People already know that Idli and sambar is a special dish for South Indians. Idli is served with chutney and sambar. South Indian people have idli and sambar for breakfast Idli taste very well with sambar. Dhee Masala tried to impact a special sambar for idli with some traditional ingredients.
The powder is prepared In a home with experts in masalas Try once you for perfect blend ! we promise you to give the best and healthy products. Idli has a huge history from ancient time
A precursor of the modern idli is mentioned in several ancient Indian works. Vaddaradhane, a 920 CE Kannada language work by Shivakotiacharya mentions "iddalige", prepared only from a black gram batter. Chavundaraya II, the author of the earliest available Kannada encyclopedia, Lokopakara (c. 1025 CE), describes the preparation of this food by soaking black gram in buttermilk, ground to a fine paste, and mixed with the clear water of curd and spices. The Western Chalukya king and scholar Someshwara III, reigning in the area now called Karnataka, included an idli recipe in his encyclopedia, Manasollasa (1130 CE). This Sanskrit-language work describes the food as i??arik?. In Karnataka, the Idli in 1235 CE is described as being 'light, like coins of high value', which is not suggestive of a rice base. The food prepared using this recipe is now called uddina idli in Karnataka.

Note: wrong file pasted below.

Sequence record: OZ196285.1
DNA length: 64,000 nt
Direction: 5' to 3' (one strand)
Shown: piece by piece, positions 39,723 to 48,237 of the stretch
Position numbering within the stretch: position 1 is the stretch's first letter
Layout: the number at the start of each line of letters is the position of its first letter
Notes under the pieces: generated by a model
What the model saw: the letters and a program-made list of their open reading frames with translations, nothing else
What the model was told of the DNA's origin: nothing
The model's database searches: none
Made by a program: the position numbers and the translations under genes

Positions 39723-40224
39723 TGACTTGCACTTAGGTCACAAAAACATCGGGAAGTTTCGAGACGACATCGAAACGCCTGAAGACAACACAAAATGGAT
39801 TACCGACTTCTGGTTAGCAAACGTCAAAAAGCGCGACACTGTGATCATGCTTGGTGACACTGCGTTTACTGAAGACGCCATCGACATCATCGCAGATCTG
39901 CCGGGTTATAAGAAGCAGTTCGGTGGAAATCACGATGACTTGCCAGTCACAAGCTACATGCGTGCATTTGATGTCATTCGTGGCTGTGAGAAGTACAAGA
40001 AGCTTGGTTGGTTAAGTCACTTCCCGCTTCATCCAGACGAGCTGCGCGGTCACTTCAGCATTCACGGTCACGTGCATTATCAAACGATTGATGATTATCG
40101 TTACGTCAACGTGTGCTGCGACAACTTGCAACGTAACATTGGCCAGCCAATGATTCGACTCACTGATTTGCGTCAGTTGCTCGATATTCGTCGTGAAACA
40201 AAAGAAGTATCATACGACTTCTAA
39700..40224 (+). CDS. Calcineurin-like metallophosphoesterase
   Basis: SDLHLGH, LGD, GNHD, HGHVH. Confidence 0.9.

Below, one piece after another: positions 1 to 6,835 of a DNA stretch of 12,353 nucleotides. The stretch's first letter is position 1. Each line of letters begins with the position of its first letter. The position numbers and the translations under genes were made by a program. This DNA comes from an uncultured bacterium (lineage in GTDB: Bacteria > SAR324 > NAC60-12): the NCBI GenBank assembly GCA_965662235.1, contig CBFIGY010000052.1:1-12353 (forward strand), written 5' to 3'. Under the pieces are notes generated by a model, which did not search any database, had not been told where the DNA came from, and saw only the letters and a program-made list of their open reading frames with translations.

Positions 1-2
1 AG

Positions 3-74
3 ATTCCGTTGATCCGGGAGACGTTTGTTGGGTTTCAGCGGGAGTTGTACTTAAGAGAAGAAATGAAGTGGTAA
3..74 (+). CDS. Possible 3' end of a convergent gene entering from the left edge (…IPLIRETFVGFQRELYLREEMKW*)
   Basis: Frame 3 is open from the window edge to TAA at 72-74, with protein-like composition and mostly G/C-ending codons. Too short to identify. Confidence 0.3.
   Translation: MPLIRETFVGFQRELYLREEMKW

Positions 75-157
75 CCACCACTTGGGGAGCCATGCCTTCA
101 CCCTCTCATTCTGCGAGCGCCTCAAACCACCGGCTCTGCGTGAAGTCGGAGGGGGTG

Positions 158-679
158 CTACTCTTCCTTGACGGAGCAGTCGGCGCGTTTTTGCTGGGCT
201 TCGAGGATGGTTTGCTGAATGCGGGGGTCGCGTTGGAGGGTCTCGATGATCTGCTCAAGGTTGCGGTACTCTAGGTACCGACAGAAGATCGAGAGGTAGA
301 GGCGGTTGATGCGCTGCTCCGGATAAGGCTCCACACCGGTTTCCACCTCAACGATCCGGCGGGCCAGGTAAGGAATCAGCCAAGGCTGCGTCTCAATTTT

The recipe mentioned in these ancient Indian works leaves out three key aspects of the modern idli recipe: the use of rice (not just black gram), the long fermentation of the mix, and the steaming for fluffiness. The references to the modern recipe appear in the Indian works only after 1250 CE. Food historian K. T. Achaya speculates that the modern idli recipe might have originated in present-day Indonesia, which has a long tradition of fermented food. According to him, the cooks employed by the Hindu kings of the Indianised kingdoms might have invented the steamed idli there and brought the recipe back to India during 800-1200 CE. Achaya mentioned an Indonesian dish called "kedli", which according to him, was like idli. However, Janaki Lenin was unable to find any recipe for an Indonesian dish by this name.
Gujarati historians believe that it was Saurashtrian textile merchants who introduced idli to South India during the 10th and 12th centuries. There are even claims that a mix of rice and black gram ground together and later steamed to form cakes had its origins in Gujarat. The Gujarati work Var?aka Samuccaya (1520 CE) mentions idli as idari and also mentions its local adaption idada (a non-fermented version of dhokla.